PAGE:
02 April 2016


Throughout the last century the US was steadfast in its opposition to socialism. It was an ideology that never gained a foothold in America, even under the most dire economic circumstances like the Great Depression. Moreover sometimes this came at great cost in lives and treasure in the struggle against its most virulent communist form. Yet today we find that at least a plurality if not a majority of that generation referred to as “milennials” has a favorable view of socialism. How is this possible after all we endured to be rid of this noxious notion? University faculties occupied by tenured radicals from the sixties may play a role, but above all else it is a degenerate historical ignorance (not even historical amnesia, as that would imply once knowing something and forgetting it); an abysmal lack of knowledge of history and the human experience that has brought us to where we are today. 
But those of us who lived through it can never forget. Over 100 million people were killed over the course of the last century as a result of attempts to force this idea upon them. It was a titanic struggle for the fate of humanity, and there were times when our prospects seemed bleak and the triumph of freedom was by no means certain. More than one hundred thousand Americans gave their lives resisting the spread of communism, and we must now wonder whether all the sacrifice and struggle has been in vain. What terrible irony that the country that was the bulwark against socialism should now have a generation infatuated with it. 

Some might say that I am confusing communism with socialism, but that is not true. They are the same, with the fundamental operating principle being that the state should control the resources of society, directly or indirectly and manage them accordingly for the benefit of humanity, leaving little to private life.  No matter that the idea has failed miserably wherever it has been tried, from eastern Europe through Asia, while in western Europe what socialist parties there are exist in name only, as they have steadily moved away from any dalliance with socialism. The opposite is threatening the American way of life today as an avowed socialist has gained a considerable amount of support in the Democratic party, leading one to wonder where that party is headed, at least on the national level. Bernie Sanders speaks of “democratic socialism” but this is a man so steeped in ideology that he honeymooned in the Soviet Union at a time when that worker’s paradise was an implacable foe of the United States and the western world, which was little short of treason in sentiment if not practice.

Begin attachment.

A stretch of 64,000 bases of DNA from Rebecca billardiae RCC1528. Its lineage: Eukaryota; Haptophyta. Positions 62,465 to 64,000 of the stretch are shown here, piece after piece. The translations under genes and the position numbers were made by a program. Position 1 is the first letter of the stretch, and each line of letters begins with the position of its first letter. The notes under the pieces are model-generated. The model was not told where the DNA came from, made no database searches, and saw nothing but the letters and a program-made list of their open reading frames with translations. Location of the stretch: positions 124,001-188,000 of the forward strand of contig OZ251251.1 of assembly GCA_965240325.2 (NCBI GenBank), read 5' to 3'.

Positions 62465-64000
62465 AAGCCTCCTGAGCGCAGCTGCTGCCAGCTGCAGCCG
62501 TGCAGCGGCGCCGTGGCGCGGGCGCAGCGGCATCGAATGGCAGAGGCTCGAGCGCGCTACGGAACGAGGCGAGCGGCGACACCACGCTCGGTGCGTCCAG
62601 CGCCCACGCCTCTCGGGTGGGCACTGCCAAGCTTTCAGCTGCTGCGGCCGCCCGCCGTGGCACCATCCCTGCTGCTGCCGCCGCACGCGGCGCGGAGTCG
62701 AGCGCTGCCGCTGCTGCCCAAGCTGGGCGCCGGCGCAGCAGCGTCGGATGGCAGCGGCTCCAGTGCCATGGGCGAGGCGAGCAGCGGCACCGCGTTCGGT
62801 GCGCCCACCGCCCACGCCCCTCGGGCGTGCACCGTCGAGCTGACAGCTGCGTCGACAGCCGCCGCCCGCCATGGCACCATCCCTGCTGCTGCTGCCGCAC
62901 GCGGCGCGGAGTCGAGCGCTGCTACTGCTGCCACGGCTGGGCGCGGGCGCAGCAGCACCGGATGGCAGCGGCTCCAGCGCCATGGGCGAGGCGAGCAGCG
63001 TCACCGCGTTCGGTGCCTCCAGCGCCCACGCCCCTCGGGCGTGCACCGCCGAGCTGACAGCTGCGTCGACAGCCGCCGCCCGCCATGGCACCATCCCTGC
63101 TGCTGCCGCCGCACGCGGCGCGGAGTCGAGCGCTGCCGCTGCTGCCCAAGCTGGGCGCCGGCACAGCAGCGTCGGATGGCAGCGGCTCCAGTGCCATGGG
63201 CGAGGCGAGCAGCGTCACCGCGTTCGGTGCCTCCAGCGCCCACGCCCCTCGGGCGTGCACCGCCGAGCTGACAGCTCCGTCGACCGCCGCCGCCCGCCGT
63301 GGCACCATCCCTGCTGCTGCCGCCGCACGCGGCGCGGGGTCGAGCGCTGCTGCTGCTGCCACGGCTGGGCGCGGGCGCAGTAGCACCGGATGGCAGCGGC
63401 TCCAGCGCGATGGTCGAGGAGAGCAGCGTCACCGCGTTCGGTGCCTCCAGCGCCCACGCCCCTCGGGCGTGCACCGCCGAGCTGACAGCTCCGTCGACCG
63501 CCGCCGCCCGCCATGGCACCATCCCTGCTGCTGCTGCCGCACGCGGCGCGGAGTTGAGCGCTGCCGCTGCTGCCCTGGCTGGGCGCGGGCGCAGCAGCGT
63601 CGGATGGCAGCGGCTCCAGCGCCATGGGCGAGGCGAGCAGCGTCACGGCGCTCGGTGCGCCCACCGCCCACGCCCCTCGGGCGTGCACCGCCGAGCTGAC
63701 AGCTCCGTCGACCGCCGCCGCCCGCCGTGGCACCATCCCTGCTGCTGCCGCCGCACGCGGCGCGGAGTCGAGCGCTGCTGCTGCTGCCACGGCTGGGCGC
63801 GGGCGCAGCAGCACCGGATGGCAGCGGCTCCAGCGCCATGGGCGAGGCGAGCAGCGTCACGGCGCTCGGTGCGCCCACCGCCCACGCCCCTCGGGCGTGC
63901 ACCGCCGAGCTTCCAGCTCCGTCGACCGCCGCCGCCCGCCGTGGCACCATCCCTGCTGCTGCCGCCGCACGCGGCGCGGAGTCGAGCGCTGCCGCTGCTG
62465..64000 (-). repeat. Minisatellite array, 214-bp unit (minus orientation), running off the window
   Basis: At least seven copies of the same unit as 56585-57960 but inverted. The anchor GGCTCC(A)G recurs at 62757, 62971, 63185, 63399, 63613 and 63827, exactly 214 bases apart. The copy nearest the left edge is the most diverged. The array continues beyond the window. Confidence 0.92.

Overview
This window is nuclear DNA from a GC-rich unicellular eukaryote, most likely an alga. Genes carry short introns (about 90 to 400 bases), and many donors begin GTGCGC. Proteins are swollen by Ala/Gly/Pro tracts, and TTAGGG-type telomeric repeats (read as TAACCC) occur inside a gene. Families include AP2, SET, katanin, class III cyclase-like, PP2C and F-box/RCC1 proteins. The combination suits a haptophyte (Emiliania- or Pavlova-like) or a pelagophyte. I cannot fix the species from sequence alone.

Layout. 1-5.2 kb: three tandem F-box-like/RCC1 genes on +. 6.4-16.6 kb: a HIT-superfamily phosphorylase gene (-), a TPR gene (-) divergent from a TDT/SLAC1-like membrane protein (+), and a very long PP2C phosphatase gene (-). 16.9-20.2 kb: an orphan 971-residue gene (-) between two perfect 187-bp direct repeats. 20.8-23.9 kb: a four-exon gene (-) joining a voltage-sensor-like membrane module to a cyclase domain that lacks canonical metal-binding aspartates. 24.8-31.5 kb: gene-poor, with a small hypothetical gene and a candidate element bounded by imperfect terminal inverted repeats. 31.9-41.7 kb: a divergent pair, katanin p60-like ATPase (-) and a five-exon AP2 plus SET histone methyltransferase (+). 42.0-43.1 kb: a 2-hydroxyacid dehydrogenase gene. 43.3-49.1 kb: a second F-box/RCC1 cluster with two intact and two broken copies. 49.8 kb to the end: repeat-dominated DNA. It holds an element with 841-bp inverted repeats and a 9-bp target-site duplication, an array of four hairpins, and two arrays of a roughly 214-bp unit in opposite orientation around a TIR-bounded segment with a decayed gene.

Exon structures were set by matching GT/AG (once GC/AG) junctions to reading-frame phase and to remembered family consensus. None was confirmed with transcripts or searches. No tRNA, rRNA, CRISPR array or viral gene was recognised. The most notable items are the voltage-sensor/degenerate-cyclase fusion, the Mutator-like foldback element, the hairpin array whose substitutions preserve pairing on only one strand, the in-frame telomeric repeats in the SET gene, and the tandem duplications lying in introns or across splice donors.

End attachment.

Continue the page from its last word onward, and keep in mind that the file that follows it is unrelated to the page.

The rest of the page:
Ignorance of historical experience allows some younger people to view socialism as something new and appealing, never mind that it is a 19th century idea that has been discarded almost everywhere else in the world. But there is not even a rudimentary ideology in this current incarnation, for it is all about selfishness rather than altruism. They want free stuff. Moreover they feel entitled to it, having been indulged with an abundance of “self-esteem” all their lives, despite lacking any underlying foundation for it. They have grown up with things that are free, i.e. on the Internet via free sites, free information, and corporate models that give away free stuff for other returns, and when that doesn’t do it,  outright piracy. There is thus a sense of entitlement for things that are disconnected from work. 

In childhood many of us have wondered why everything can’t be free, but we usually outgrow such naive notions. Perhaps the provision of free stuff in this economy has delayed the realization of the basic economic facts of life, for it is true that many of these nascent socialists quickly discard these beliefs once they go to work for a living. They come to see that the trouble with socialism, as Margaret Thatcher famously said, is that “sooner or later you run out of other people’s money.”